In Westchester County, New York, eviction can only be done after a landlord has terminated the rental agreement with a tenant. As a landlord, you must first send a written notice, and can only file for evictions when the tenant fails to comply with the conditions.
It’s hard to estimate the length of the period for an eviction process in Westchester County, NY. The amount of time is dependent upon the tenant’s persistence to fight his eviction case. It’s also dependent on delays that may occur in the legal system.
The New York State Eviction Process: A Guide.
Notice for Lease Termination with Legal Cause
There are many reasons why a landlord can pursue an eviction process in the state of New York. Some may include:
- A tenant’s display of unsafe and unhealthy behavior, posing a threat to other tenants and/or landlord
- Failure to pay rent to the landlord on time
- Damages to the landlord’s rental property by tenants (in which case, their security deposit won’t be refunded)
- Illegal use of the landlord’s rental property
- Tenants violate the ‘no-pets allowed’ policy of the landlord
- Tenants refuse to allow legitimate property access to the landlord
Under New York Eviction Laws, there are different kinds of notices a landlord can hand to tenants. You can give a 14-day Notice to Pay Rent or Quit to a tenant who fails to pay rent on time to the landlord.
For violation of the leasing agreement, a New York landlord must provide a 10-day Notice to Cure. This notice will contain the explanation and how the tenant can remedy the violation.
However, if the tenant does not heed the notice to cure, as the landlord, you have the right to serve them another notice. The tenant must then obey a 30-day Notice to Quit. Otherwise, eviction is the next step. You can then file for a Petition to Recover Possession.
In cases where there is no written lease, a tenant is an “at-will” tenant. This means you, as the landlord, can evict the tenant without cause. There are different ways to evict an “at-will” tenant depending on the leasing period:
- A 30-Day Notice to Quit must be provided to the “at-will” tenant who’s been renting for 1 year when the lease is month-to-month.
- A 60-Day Notice to Quit must be provided to the “at-will” tenant who’s been renting for 1 to 2 years.
- A 60-Day Notice to Quit must be provided to the “at-will” tenant who’s been renting for more than 2 years.
- If the tenant has a fixed-term lease, then the landlord must wait until the term ends. There’s no obligation for you, as a landlord, to present a notice before the lease ends. This is because the tenant is already supposed to leave on the date stated in the agreement.
Serving a Tenant an Eviction Notice in the State of New York
The New York State eviction laws require a landlord to give a tenant a Written Notice before they can file for an eviction lawsuit.
The landlord may serve these notices by:
- Personal delivery
- Handing the notice to a responsible person aside from the tenant who resides or works at the rental unit.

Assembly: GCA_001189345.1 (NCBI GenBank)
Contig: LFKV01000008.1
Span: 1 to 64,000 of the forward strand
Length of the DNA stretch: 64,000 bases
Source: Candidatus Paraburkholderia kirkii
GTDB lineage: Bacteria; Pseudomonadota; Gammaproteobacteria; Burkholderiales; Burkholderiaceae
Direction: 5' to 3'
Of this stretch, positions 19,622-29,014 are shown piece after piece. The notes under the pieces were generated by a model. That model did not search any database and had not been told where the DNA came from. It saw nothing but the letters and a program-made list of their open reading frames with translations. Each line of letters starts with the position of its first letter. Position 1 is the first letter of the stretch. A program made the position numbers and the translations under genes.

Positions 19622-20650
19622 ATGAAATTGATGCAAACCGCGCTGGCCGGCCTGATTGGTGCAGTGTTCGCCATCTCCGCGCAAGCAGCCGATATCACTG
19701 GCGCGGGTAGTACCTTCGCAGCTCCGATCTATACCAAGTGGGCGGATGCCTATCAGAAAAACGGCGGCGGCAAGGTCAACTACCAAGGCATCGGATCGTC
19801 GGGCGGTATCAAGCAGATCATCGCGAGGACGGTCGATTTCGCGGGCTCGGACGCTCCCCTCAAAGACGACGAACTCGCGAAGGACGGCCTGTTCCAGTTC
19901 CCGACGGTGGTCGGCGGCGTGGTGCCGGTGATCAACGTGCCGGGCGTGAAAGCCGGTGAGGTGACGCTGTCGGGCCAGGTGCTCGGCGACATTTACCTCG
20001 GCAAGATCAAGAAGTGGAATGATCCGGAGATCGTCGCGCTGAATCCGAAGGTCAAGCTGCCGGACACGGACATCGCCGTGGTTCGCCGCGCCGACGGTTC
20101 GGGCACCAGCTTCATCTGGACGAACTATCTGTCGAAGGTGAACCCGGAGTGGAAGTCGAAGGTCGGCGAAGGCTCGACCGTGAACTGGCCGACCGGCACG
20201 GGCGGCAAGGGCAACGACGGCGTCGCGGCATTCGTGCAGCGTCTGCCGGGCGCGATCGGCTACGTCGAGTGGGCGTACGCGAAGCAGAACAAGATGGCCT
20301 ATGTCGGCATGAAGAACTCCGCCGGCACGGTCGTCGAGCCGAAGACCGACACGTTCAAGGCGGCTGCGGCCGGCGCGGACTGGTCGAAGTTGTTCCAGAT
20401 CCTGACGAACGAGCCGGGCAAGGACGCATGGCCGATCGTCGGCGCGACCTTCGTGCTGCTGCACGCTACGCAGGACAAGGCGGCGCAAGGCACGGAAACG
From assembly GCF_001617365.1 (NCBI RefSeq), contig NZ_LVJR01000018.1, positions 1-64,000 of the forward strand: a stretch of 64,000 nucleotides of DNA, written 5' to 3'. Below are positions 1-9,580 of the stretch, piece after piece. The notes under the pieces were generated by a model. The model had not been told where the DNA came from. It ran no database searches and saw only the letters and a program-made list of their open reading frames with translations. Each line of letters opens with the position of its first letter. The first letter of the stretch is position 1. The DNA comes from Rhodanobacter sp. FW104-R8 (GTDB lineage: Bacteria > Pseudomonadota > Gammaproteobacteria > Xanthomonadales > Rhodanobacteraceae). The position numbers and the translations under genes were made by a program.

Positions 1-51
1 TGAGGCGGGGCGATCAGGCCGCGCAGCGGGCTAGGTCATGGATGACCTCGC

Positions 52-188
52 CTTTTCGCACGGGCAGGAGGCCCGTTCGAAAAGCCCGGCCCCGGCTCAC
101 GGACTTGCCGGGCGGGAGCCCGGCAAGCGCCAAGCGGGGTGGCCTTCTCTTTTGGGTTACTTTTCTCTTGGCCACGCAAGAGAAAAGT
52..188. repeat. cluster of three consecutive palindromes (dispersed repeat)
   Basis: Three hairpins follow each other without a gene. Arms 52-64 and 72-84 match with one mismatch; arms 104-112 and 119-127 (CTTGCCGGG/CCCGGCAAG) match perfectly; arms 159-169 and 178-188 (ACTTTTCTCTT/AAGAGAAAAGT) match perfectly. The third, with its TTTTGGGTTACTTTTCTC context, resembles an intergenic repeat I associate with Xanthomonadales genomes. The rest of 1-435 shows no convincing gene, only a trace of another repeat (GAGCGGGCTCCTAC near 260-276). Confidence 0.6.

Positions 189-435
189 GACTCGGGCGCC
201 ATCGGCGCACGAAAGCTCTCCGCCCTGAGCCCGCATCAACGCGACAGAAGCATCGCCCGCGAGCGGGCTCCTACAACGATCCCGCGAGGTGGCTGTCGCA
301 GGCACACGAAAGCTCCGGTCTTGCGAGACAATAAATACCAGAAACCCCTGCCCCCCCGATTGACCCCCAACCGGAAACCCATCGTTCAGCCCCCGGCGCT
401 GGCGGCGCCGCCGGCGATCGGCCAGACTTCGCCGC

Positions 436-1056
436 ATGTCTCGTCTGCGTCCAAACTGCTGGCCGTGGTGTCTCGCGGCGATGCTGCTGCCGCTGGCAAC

- Posting a notice in a visible area at the rental.
Note that the landlord must send the second copy of the notice via registered mail if the notice has been provided in a way other than personal service.
Tenant Eviction Defenses in New York
The defense argument is any reason why you, the petitioner, shouldn’t win the case. Your tenant might claim:
- They have already paid rent in full.
- They’ve cured their violation within the prescribed 10-day period.
- They were legally breaking the lease.
- You are guilty of discriminating against them according to their religion, gender, race, national origin, familial status, disability status, age, sexual orientation, marital status or military status.
- You are guilty of not following the proper New York eviction laws. This means you evicted the tenant without handing any written notices.
Attending Court Hearing
Typically, during a New York State eviction process, the landlord files for a Summary Proceeding or Dispossess case at the Housing Court. After choosing a court date, the landlord must provide the tenant with a complaint copy. The tenant may appear at the eviction hearing to fight the case.
Both parties will have appropriate time to speak and to present proof. However, should a tenant fail to appear at the hearing, the court awards a default judgment to the landlord.
Writ of Possession
When you win the case, the tenant will be given a 72-hour Notice of Eviction by the City Marshal. The tenant will then be provided with information on the scheduled date of the eviction.
However, a tenant can file an affidavit with the Clerk of Court to counter the eviction. This is known as an Order to Show Cause.
The tenant may wish to provide an explanation as to why they failed to show up to the court hearing. They may also wish to defend themselves against the eviction case.
It’s up to the Judge to grant the Order to Show Cause, and if he does, the tenant can forward a copy of the documents to the Marshal’s Office and to their landlord/lawyer.
The Marshal performs evictions between 8:00 a.m. and 5:00 p.m. on weekdays, except on legal holidays. It may happen on or after the 15th day the notice has been served to the tenant.
If you have specific questions, hire the services of a qualified New York attorney. Alternatively, you can seek help from a knowledgeable property management company.
Note that this blog should not be used as a substitute for legal advice. Laws frequently change, and this post might not be updated at the time of your reading. Please contact us for any questions you have in regards to this content or any other aspect of your property management needs.